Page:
Extended Deterrence and Arms Control

A Conference Report

by Nanette C. Gantz


Download eBook for Free

FormatFile SizeNotes
PDF file 2 MB

Use Adobe Acrobat Reader version 10 or higher for the best experience.


Purchase Print Copy

 FormatList Price Price
Add to Cart Paperback43 pages $20.00 $16.00 20% Web Discount

This report summarizes the presentations and discussions from a conference on Extended Deterrence and Arms Control held in San Diego, California, in March 1986. It focuses on the main issues related to Soviet policy toward the West, extended deterrence and Alliance strategy, and the role of arms control. Most participants agreed that it is in the West's interest to continue to pursue arms control agreements. They believe that although the West has had difficulty in translating its strategic objectives into an arms control strategy, changes can be made to improve the West's position. In the near term, it will be important to reestablish a more coherent link between arms control and the requirements for deterrence. An enduring challenge for the United States will be the need to reassure its European allies of its continued commitment to Alliance security if arms control should lead the two superpowers down the road toward significant nuclear-force reductions.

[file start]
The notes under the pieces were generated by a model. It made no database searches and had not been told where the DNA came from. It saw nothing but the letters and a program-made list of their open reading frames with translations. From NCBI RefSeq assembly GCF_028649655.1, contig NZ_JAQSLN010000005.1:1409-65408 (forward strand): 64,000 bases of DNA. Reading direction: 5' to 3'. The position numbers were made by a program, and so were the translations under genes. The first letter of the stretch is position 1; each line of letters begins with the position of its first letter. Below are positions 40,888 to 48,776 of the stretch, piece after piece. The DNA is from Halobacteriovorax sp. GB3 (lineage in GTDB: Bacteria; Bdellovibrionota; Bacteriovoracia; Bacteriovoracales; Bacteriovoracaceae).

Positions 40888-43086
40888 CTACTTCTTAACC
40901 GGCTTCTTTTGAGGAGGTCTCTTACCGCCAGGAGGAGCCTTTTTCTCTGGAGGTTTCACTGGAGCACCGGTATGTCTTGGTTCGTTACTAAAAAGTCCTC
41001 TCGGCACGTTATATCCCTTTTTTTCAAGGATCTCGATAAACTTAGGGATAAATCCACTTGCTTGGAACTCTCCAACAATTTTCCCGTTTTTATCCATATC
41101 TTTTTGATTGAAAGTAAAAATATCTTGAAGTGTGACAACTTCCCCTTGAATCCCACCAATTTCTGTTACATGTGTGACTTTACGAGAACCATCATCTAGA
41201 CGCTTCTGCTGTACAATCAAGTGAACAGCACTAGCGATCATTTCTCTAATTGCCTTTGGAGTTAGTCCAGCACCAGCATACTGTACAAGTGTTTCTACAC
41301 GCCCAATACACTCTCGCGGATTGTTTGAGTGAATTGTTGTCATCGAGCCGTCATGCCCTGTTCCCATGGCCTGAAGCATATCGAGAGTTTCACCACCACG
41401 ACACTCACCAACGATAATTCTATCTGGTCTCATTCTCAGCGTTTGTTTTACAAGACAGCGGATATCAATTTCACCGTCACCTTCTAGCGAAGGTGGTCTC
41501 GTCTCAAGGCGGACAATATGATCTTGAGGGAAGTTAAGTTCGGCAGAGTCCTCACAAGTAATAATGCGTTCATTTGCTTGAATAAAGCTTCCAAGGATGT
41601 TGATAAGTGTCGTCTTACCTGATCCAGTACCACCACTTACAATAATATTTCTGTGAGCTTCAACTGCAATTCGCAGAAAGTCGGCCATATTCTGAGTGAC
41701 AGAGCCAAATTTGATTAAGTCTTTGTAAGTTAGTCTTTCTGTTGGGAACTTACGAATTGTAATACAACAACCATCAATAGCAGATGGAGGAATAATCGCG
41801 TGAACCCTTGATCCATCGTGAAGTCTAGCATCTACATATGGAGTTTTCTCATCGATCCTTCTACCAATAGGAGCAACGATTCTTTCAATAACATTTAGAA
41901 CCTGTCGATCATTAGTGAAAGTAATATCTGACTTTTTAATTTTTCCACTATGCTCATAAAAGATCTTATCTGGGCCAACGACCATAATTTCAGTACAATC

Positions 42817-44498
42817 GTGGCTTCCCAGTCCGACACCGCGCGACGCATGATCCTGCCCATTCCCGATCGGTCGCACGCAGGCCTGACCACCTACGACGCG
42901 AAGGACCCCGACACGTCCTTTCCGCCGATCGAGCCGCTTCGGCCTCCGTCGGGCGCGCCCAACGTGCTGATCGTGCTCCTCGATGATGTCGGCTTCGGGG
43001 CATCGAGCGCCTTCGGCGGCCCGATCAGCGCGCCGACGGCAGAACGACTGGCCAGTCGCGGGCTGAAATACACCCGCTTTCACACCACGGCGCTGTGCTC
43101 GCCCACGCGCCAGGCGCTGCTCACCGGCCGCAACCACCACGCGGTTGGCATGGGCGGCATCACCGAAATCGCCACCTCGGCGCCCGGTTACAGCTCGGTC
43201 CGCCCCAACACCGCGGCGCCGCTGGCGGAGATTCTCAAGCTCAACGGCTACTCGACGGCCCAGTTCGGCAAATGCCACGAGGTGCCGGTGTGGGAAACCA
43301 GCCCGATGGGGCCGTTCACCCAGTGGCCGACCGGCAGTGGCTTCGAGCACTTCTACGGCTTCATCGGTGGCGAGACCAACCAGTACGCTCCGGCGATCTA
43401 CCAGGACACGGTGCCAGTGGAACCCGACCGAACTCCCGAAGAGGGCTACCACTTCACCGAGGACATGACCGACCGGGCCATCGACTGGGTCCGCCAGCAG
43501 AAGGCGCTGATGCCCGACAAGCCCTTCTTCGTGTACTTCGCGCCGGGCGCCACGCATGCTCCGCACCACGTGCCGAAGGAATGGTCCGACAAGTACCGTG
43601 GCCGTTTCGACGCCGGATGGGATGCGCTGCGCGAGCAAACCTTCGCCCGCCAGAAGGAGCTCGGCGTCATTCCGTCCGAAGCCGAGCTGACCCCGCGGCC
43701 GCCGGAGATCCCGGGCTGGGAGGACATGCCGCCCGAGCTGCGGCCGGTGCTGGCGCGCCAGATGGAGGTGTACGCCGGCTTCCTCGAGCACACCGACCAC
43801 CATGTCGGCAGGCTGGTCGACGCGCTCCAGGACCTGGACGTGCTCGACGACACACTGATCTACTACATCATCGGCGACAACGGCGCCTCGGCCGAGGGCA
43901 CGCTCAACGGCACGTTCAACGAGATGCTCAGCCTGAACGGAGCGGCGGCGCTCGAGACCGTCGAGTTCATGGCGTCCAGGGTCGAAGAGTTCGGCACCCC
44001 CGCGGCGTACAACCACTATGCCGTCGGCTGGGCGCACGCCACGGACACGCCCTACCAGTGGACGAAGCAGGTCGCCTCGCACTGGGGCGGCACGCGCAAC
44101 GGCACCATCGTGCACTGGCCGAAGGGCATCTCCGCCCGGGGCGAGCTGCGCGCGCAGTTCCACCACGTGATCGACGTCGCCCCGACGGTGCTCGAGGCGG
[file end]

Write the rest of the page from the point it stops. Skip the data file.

This report is part of the RAND Corporation Report series. The report was a product of the RAND Corporation from 1948 to 1993 that represented the principal publication documenting and transmitting RAND's major research findings and final research.

Permission is given to duplicate this electronic document for personal use only, as long as it is unaltered and complete. Copies may not be duplicated for commercial purposes. Unauthorized posting of RAND PDFs to a non-RAND Web site is prohibited. RAND PDFs are protected under copyright law. For information on reprint and linking permissions, please visit the RAND Permissions page.

The RAND Corporation is a nonprofit institution that helps improve policy and decisionmaking through research and analysis. RAND's publications do not necessarily reflect the opinions of its research clients and sponsors.